But there is one idea that suggests itself to my mind with regard to this slaughter market, and which I have never heard come from hon. gentlemen on the other side. Suppose I am correct in my statement that 85 per cent to 90 per cent of the population of Canada are non-manufacturers, and suppose that they are correct in their statement that American manufacturers are making a slaughter market of the Dominion, that the Americans are selling here hundreds of millions of dollars worth of manufactured goods at slaughter prices, is it not self-evident that 85 per cent to 90 per cent of the people of Canada are consequently getting the goods cheaper than do the American people, living in the country where they are manufactured ? I think that idea is commencing to dawn upon the American public. I believe they now begin to see that the very goods that are sold in Canada for a certain figure they are obliged to buy at a largely advanced price. In other words, the manufacturers of the United States who have been able to build this tariff wall ; have been able to say : ' This territory is ours, and we may charge such prices as we see fit, and then we will go into the markets of the world, and, having the advantage of wresting from our own people these extravagant prices to place ourselves in a position to compete upon more advantageous terms with the outside world.'
Take the matter of locomotives ; take the matter of steel bridges; of steel rails or railway cars. These are being sold by the United States manufacturers in Spain, in Egypt, in India, and in other foreign markets ; and I undertake to say that the manufacturers are selling these goods in those markets at lower prices than they are selling them at in their own market. Let me give another illustration of the working of this high tariff. Cross Lake Huron from the Ontario side, and what do you see ? You see Canadian lumber going in there and paying a duty of $2 a thousand feet, and selling at the same price as the American article. It is bought by the Standard Oil Company. In their great works they are using I do not know how many millions of feet every year, making it into boxes for the shipment of their products to all parts of the world. Why do they use Canadian lumber ? Because when they ship out this lumber thus made into boxes, they receive a rebate of 90 per cent of duty paid, or $1.80 per thousand, giving them just that much advantage. Who, then, gets the advantage of this high tariff wall ? The great monopolists, such as the Standard Oil Company, are the parties who reap the benefit of it. Not only the Standard Oil Company, but other large manufacturers are using enormous quantities of Canadian lumber and getting the rebate in this way. I only mention this to illustrate the fact that the people are being deceived by this idea of high protection. It is not the producer who is always benefited; it is not the consumer who is always injured, provided that that consumer is a big corporation that can control its affairs in the manner I have indicated,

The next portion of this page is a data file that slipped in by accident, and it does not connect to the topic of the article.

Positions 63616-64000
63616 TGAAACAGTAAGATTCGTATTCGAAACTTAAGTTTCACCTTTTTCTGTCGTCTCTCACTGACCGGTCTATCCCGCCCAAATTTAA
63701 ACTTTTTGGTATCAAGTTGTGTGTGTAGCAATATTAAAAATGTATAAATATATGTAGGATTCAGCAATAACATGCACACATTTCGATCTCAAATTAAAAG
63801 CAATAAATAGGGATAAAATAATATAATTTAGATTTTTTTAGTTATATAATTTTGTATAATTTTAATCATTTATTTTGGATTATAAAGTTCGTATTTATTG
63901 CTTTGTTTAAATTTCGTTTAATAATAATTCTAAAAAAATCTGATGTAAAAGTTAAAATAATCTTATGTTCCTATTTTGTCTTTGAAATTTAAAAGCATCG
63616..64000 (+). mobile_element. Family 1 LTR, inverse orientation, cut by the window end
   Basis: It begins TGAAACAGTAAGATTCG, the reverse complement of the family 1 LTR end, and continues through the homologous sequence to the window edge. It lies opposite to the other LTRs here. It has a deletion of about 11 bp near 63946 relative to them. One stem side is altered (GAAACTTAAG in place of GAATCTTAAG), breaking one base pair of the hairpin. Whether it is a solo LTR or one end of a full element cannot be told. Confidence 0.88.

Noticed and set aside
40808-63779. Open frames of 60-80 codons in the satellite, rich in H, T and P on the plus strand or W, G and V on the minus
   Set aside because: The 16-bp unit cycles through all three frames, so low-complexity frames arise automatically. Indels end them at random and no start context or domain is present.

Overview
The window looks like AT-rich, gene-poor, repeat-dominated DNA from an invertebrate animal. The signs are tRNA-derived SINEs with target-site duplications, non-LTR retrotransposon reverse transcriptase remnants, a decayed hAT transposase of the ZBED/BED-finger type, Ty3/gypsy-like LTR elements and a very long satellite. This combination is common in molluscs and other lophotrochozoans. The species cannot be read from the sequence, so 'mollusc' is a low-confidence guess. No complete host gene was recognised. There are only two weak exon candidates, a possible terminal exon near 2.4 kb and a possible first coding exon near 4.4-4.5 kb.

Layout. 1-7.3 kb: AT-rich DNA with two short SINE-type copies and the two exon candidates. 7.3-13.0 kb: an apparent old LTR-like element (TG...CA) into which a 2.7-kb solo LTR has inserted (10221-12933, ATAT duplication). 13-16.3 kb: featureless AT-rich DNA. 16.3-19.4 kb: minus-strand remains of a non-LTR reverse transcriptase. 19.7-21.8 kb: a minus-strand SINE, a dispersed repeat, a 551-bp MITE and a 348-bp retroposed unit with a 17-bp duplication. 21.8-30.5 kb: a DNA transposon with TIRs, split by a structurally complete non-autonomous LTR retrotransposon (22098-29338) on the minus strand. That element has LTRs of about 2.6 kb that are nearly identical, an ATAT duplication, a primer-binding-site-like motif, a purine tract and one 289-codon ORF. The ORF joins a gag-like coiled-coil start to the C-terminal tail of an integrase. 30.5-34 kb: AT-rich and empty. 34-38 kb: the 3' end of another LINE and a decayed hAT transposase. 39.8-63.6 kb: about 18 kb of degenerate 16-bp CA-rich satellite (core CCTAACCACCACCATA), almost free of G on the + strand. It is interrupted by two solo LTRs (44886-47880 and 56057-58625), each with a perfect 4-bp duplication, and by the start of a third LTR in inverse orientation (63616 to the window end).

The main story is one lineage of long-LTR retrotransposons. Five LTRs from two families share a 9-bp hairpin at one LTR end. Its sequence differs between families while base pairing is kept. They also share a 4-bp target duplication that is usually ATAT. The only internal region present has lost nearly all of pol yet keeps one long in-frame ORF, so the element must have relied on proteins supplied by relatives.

I do not intend to weary the House by speaking on this question. But I think it is my duty to say this, and to say it forcibly, that, while there are differences of opinion on this side as to what should be the exact tariff, there, are all interests represented here. There are men representing constituencies who would be delighted to have certain industries protected; there are men who would like to have the broadest measure of free trade. And all have a perfect right to stanp here and urge, each one, the interest of the constituency he represents with the utmost vigour. But, I am thankful to say that, on this side of the House, we have a body of men who are willing to ' give and take,' and we are all united upon a tariff which will result in the greatest measure of good to all. There is no man to-day who says that Canada can have absolute free trade. We know that a revenue must be raised, and we know that that revenue can only be raised-or ought only to be raised, that is, it is better that it should be raised-by a tariff. Therefore, it is our duty to meet and agree upon <such a tariff as will accomplish this result, and that we have done. Nowj gentlemen, on
Mr. "JVADE. ,
the other side say that we have falsified our promises.
An lion. MEMBER. Hear, hear.